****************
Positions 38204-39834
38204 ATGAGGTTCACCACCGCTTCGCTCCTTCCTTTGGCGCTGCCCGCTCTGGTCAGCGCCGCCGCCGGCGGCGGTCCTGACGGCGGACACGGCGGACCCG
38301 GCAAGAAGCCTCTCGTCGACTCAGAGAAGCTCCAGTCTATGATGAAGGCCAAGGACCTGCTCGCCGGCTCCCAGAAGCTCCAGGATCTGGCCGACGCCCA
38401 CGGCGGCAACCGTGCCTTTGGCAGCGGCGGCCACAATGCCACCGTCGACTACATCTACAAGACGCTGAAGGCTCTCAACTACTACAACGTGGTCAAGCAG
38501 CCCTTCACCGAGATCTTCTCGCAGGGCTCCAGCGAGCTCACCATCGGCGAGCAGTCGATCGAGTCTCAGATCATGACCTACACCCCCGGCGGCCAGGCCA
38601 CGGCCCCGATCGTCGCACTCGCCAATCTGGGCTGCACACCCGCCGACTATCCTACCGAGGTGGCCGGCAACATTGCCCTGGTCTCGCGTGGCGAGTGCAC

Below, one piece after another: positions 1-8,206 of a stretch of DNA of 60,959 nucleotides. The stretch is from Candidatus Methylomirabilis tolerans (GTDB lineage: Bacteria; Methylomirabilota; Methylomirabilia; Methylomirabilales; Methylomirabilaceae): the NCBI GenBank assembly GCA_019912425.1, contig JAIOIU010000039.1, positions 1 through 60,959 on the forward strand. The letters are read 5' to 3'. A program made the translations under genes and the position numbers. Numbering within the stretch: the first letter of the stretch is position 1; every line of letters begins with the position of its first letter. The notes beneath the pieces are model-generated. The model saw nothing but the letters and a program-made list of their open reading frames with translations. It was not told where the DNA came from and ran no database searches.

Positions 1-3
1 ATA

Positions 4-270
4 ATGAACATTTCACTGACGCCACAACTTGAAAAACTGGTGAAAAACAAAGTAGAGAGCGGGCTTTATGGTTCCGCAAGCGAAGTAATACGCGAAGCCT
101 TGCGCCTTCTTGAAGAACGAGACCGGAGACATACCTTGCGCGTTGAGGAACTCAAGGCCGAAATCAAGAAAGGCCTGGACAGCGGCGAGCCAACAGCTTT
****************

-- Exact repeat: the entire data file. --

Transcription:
Positions 38204-39834
38204 ATGAGGTTCACCACCGCTTCGCTCCTTCCTTTGGCGCTGCCCGCTCTGGTCAGCGCCGCCGCCGGCGGCGGTCCTGACGGCGGACACGGCGGACCCG
38301 GCAAGAAGCCTCTCGTCGACTCAGAGAAGCTCCAGTCTATGATGAAGGCCAAGGACCTGCTCGCCGGCTCCCAGAAGCTCCAGGATCTGGCCGACGCCCA
38401 CGGCGGCAACCGTGCCTTTGGCAGCGGCGGCCACAATGCCACCGTCGACTACATCTACAAGACGCTGAAGGCTCTCAACTACTACAACGTGGTCAAGCAG
38501 CCCTTCACCGAGATCTTCTCGCAGGGCTCCAGCGAGCTCACCATCGGCGAGCAGTCGATCGAGTCTCAGATCATGACCTACACCCCCGGCGGCCAGGCCA
38601 CGGCCCCGATCGTCGCACTCGCCAATCTGGGCTGCACACCCGCCGACTATCCTACCGAGGTGGCCGGCAACATTGCCCTGGTCTCGCGTGGCGAGTGCAC

Below, one piece after another: positions 1-8,206 of a stretch of DNA of 60,959 nucleotides. The stretch is from Candidatus Methylomirabilis tolerans (GTDB lineage: Bacteria; Methylomirabilota; Methylomirabilia; Methylomirabilales; Methylomirabilaceae): the NCBI GenBank assembly GCA_019912425.1, contig JAIOIU010000039.1, positions 1 through 60,959 on the forward strand. The letters are read 5' to 3'. A program made the translations under genes and the position numbers. Numbering within the stretch: the first letter of the stretch is position 1; every line of letters begins with the position of its first letter. The notes beneath the pieces are model-generated. The model saw nothing but the letters and a program-made list of their open reading frames with translations. It was not told where the DNA came from and ran no database searches.

Positions 1-3
1 ATA

Positions 4-270
4 ATGAACATTTCACTGACGCCACAACTTGAAAAACTGGTGAAAAACAAAGTAGAGAGCGGGCTTTATGGTTCCGCAAGCGAAGTAATACGCGAAGCCT
101 TGCGCCTTCTTGAAGAACGAGACCGGAGACATACCTTGCGCGTTGAGGAACTCAAGGCCGAAATCAAGAAAGGCCTGGACAGCGGCGAGCCAACAGCTTT